Accepting our Differences

Maya Lin grew up in Athens, Ohio.  Her parents immigrated to the United States, but Maya was born in the U.S.  Maya never thought much about her cultural heritage growing up.

While at Yale, Maya entered a public design competition.  There were 1422 entries, but Maya’s was very different.  The submissions were anonymous to encourage the review panel to value the design concept over the reputation of the designer.

Rather than a design featuring an image or a grand looking structure, Maya’s design was simply a black granite wall.  Maya’s design was accepted and has become one of the most treasured memorials in America:  The Vietnam War Memorial.

The acceptance of Maya’s design was controversial.  Ross Perot, a candidate for President, called her an “egg roll.”  The fact that the judges didn’t know her ethnicity or her lack of experience contributed to the selection of a design that has changed the way we think of memorials.

As a nation, we have long struggled with the acceptance of differences in race, ethnicity, gender, sexual orientation, and other ways to imagine how others are different from us.  Those who visit the Vietnam War Memorial are often brought to tears as they see the vast number of names of those who died as a result of the Vietnam conflict.  What they don’t realize is that many of those names represent persons whose backgrounds are very different from theirs.  We can treasure and weep at the sacrifices others made for our nation, but yet we can’t seem to accept our differences.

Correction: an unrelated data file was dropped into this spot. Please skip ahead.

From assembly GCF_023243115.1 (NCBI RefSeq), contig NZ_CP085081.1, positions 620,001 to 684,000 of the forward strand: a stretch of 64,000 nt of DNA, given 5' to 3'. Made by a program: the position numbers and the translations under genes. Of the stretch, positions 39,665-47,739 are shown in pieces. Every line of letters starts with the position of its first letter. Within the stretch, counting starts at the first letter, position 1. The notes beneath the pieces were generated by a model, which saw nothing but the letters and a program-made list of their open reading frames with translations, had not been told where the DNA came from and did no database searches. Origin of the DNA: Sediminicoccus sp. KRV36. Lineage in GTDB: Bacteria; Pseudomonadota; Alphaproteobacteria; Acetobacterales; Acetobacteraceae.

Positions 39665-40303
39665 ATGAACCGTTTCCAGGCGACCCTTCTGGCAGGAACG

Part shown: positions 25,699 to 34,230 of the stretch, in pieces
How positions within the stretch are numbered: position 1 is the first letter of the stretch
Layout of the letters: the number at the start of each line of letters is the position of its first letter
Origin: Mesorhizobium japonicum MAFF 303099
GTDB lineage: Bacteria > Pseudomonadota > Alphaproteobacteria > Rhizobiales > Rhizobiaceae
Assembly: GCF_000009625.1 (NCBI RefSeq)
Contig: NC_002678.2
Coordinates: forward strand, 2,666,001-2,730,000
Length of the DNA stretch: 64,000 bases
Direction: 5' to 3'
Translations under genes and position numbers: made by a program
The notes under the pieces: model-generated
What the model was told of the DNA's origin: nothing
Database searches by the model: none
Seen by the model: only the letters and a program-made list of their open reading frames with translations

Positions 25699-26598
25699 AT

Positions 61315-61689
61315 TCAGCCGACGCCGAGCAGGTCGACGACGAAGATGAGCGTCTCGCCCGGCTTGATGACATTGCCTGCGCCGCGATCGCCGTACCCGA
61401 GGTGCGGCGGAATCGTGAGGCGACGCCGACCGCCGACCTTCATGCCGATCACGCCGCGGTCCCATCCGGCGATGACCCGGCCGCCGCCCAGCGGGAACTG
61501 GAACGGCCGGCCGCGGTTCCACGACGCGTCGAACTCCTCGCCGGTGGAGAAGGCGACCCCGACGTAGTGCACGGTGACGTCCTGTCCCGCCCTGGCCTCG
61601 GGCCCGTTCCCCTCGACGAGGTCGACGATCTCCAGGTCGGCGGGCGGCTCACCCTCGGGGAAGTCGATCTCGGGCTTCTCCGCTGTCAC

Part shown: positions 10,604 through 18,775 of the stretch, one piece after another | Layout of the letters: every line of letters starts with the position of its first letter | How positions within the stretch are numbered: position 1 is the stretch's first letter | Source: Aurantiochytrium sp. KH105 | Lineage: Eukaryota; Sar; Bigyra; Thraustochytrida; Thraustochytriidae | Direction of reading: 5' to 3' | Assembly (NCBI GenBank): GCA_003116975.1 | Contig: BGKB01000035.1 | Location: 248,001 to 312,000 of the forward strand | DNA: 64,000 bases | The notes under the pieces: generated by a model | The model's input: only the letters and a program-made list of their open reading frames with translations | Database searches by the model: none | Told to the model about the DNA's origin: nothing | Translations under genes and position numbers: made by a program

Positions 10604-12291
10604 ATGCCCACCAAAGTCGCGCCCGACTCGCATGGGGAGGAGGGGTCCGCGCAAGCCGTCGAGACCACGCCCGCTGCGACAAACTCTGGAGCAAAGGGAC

What’s remarkable is that when we really get to know those who are different from ourselves, we not only accept those differences but embrace them.  Accepting our differences seems to be a generational issue.  Younger generations seem to be much more accepting of our differences than others.

We will learn to accept our differences when we realize that everyone who aspires to live a purposeful life subscribes to the same set of values and virtues.  Our values and virtues are not unique to us but are shared by everyone.  Those who died for us in the Vietnam War and other wars were not fighting for just one type of person.  They were fighting for the concept of an America where everyone is valued.

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“I refuse to allow any man-made differences to separate me from any other human beings.”  -Maya Angelou (American poet and civil rights activist)

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